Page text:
I was just sitting there, bored out of my mind. I had to be there; it was a meeting for my job. In my mind, I was thinking of all the more productive things I could be doing. I let my hand glide across the smooth surface of the pages of the new notebook I bought this morning. The pages are incredibly soft. I was running my hand over the pages, telling myself “I should try and write something.” So I put pen to paper and started to write.
I have to admit, I didn’t have very high expectations. I was motivated more by the belief that I should be writing, rather than any particular idea. I just feel that I should make time to write whenever I should. I didn’t have the pages of Tattered Butterfly Wings with me. But I still wanted to write something.
This is what I wrote:
Jessie Mae was standing outside watering her grass when her next door neighbor Larry cut up his wife’s body and wrapped the pieces in white butcher paper. Once the pieces of Loyola’s body were securely and precisely wrapped with butcher paper and sealed shut with slivers of transparent tape, Larry dropped Loyola piece-by-piece into the deep freezer in the garage. Already stored in the freezer were a month’s worth of various meats that Loyola liked to keep on hand so she’d always have something to prepare dinner for Larry.
When Jessie Mae was pushing her trash can down to the curb, Larry stood before the mirror in his bathroom admiring the specks of his wife’s blood that dotted his face like freckles or a bad case of acne. He stared longingly at the specks of blood wishing he didn’t have to wash them away.
As a boy, he’d watched his father slice meat for their neighbors from the community who would patronize their family market, the Handy Stop Shop. They sold a variety of things that a person could need in their store, from slices of meat to toiletries to motor oil. In all the time that he’d witnessed his father cut meat, Larry had never witnessed his father cut meat with half of the precision or expertise with which he just cut up his wife’s body. And, for that reason, he wished to keep the evidence of his handiwork near him a while longer.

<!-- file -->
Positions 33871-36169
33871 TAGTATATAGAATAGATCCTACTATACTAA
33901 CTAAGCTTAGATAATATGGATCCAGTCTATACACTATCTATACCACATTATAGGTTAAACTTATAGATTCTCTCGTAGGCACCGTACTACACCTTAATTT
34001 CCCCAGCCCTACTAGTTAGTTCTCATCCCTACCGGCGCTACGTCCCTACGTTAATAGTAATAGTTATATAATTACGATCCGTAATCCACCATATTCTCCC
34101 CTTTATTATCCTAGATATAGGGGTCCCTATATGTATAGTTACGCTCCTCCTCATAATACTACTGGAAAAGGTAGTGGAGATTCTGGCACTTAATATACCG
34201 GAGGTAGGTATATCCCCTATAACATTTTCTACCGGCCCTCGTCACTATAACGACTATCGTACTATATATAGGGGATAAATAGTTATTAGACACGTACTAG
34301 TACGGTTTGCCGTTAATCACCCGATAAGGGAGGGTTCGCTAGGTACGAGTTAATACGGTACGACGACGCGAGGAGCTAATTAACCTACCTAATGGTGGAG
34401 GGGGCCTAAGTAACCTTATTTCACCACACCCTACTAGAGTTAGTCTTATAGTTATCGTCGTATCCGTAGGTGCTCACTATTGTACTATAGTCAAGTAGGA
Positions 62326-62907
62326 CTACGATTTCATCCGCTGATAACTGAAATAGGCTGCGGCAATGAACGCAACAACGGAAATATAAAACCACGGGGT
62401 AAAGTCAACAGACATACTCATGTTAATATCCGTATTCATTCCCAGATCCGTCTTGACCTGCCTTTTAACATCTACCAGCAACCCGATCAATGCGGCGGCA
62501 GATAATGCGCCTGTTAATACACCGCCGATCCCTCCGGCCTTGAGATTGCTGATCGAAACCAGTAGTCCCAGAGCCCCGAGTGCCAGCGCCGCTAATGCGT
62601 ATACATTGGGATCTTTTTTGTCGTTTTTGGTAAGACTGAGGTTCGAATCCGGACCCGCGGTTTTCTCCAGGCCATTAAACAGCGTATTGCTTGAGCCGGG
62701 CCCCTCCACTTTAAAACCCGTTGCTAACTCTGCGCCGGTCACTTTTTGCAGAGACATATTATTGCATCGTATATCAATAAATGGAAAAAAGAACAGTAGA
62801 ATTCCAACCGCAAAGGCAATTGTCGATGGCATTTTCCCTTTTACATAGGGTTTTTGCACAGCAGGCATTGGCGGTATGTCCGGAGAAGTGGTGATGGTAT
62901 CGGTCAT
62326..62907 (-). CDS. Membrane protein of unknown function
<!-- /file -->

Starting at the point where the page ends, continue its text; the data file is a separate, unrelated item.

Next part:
Jessie Mae stopped as she was walking up the driveway and looked up at her neighbor’s bathroom window. From where she was standing she could make out the silhouette of his body. She recognized the form that she’d been admiring from afar for many years. She knew that it was Larry, her best friend’s husband, standing there near the window.
Jessie Mae had always envied her best friend for the relationship she had with her husband. Her own husband had walked out on her and her two children one night after dinner, leaving her to single-handedly raise the two children alone. He’d said he wasn’t coming back, but she didn’t believe him. It had been just like that, completely out of the blue. Larry and Loyola had always been the perfect couple. They met in high school and had been married 25 years. Jessie Mae indulged herself a little longer in fantasizing how her life might have been different if she had met Larry first, instead of Loyola.
And this is where I stopped. I had to because the meeting was nearing its close and we had to share what we’d seen on the screen. This little exercise proved to be very meaningful for me. I had no idea what I would write about before I started. I only had the urge to write and so I wrote. As I held the pen over the page, I saw Jessie Mae in my mind. She was standing out there watering her lawn, having no idea what was going on in the house next door to her. It just flowed from there.
I plan to finish it. It excites me. I’d love to find out how it ends.
The lesson: when you have downtime, it’s a great time to write. Just write. You never know what might come to you, if you would just let pen meet paper.
Happy writing and reading!
Peace & Love,